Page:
For thou shalt heap coals of fire upon his head, and the LORD shall reward thee.
Doing good to personal enemies is right and wise (Pr 25:21). It proves you are a child of God, for you show His general kindness, even to those who hate and mistreat you. It is the best way to treat enemies, for it either melts their hatred or hardens their wickedness. But regardless of their response to your kindness, the LORD will bless you for the deeds.
God’s law to Israel by Moses included kindness to personal enemies (Ex 23:4-5). But the Pharisees, profanely wicked in their depraved hearts, taught the opposite. They taught that men should love their neighbors, their friends, and hate their enemies (Matt 5:43). But the Lord Jesus Christ defied their humanistic thinking and taught perfect godliness.
He said, “But I say unto you, Love your enemies, bless them that curse you, do good to them that hate you, and pray for them which despitefully use you, and persecute you.” (Matt 5:44). God shows daily natural kindness to His enemies, so such actions prove we are the children of God (Matt 5:45). Loving only your friends is proof of nothing, for all sinners do the same (Matt 5:46-47). Perfect men will love their enemies (Matt 5:48).
When natural men, with wicked hearts from Adam, have personal enemies, they think of revenge. But God condemns such thoughts (Rom 12:17-19; I Thess 5:15). He commands you to treat your enemies well (Lev 19:18; Rom 12:20-21). This has always been the character of godly men (Job 31:29-30; Ps 35:11-14). The Good Samaritan showed great kindness to a racial and religious enemy – a Jew (Luke 10:25-37; John 4:9; 8:48).
Two things happen from such noble action to enemies. First, you heap coals of fire on their heads. This metaphor refers to the ancient practice of smelting ore for precious metals. Applying heat to ore would cause the desired metals to melt and run free from the slag and dross. While ore was always put over fire for obtaining the precious contents, blazing coals were sometimes poured over the ore to increase the heat even more.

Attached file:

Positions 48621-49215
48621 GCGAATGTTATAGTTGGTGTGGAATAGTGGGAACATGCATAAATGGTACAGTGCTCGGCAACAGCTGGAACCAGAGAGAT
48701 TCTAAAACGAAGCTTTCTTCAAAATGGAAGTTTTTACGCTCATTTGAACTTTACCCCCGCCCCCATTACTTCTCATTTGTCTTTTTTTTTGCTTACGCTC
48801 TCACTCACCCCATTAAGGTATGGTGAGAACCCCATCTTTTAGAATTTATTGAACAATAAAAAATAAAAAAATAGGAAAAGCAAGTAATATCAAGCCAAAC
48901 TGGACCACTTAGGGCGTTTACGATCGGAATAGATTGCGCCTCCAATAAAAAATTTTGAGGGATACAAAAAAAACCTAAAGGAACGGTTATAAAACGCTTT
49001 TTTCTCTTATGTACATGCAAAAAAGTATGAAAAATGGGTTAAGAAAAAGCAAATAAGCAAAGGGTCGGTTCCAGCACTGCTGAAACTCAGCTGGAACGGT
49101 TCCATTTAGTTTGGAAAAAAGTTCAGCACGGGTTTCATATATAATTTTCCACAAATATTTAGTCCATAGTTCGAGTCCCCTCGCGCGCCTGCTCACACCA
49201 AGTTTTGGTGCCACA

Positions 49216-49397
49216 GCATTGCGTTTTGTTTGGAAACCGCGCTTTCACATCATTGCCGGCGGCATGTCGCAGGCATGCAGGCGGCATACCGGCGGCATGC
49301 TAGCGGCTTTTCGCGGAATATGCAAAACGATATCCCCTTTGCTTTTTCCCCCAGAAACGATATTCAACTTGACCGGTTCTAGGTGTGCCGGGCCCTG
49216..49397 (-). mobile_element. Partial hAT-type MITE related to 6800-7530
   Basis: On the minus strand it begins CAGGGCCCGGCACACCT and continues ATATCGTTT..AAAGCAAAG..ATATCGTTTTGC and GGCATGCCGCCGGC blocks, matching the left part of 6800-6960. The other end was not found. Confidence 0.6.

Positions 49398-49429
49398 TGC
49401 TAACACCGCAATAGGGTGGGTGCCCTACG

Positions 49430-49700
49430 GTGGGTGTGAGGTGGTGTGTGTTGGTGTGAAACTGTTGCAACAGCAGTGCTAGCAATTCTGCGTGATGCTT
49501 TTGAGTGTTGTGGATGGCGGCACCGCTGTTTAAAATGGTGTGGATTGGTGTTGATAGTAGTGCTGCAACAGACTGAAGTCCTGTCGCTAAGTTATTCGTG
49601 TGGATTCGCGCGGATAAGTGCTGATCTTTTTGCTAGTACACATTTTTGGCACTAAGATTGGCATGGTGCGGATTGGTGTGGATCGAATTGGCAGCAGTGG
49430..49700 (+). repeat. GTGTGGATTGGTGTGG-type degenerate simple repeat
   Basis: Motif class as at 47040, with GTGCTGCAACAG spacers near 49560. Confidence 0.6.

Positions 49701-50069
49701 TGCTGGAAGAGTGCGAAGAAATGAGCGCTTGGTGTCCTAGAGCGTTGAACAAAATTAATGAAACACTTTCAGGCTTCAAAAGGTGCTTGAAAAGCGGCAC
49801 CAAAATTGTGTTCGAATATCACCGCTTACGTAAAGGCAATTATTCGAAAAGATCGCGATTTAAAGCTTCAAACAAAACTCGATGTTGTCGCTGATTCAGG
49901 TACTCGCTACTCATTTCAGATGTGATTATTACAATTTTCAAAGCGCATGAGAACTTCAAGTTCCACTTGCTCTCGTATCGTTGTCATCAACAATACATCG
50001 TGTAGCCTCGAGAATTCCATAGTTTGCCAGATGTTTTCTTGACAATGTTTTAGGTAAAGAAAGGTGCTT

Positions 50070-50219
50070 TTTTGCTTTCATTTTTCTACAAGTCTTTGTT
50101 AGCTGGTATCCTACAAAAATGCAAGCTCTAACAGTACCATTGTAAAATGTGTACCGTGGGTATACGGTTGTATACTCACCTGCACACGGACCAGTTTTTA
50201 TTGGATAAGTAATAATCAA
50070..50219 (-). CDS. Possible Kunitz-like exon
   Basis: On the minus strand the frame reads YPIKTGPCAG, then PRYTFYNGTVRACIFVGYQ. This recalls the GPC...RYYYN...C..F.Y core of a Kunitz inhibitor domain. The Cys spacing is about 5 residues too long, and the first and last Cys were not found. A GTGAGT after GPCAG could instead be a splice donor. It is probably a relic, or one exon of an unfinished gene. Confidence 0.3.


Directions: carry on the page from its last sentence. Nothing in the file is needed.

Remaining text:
Genuine and sincere kindness, unnatural and unexpected, may melt a personal enemy (Pr 15:1). It may draw forth the precious metals of guilt, shame, and repentance. It may cause him to reconsider his hard treatment of you, feel the hot pains of remorse, and beg for forgiveness. David’s kindness to Saul melted his hard heart on two occasions (I Sam 24:1-22; 26:1-25), and Gideon’s praise of Ephraim calmed their anger (Judges 8:1-3).
Gracious kindness toward an enemy may also harden his heart in wickedness, if there is not any natural mercy there. The smelter’s fire often reveals the total absence of precious metals. As the high heat hardens the refuse slag and burns up the dross, so the gentle benevolence of good men may harden the profanely wicked. The very gracious words of Jesus did not melt hearts in Nazareth (Luke 4:16-30), and His healing of an ear in Gethsemane did not slow the Jew’s evil plans there (Luke 22:51).
Whether the coals of fire melt an oppressor’s heart or harden it in mischief, the LORD will reward the man who treats his personal enemies with kindness. The blessed God sends his sunshine and rain on both His friends and enemies, and He is pleased when His children do the same. Though an enemy’s persecution is painful, God will bless you.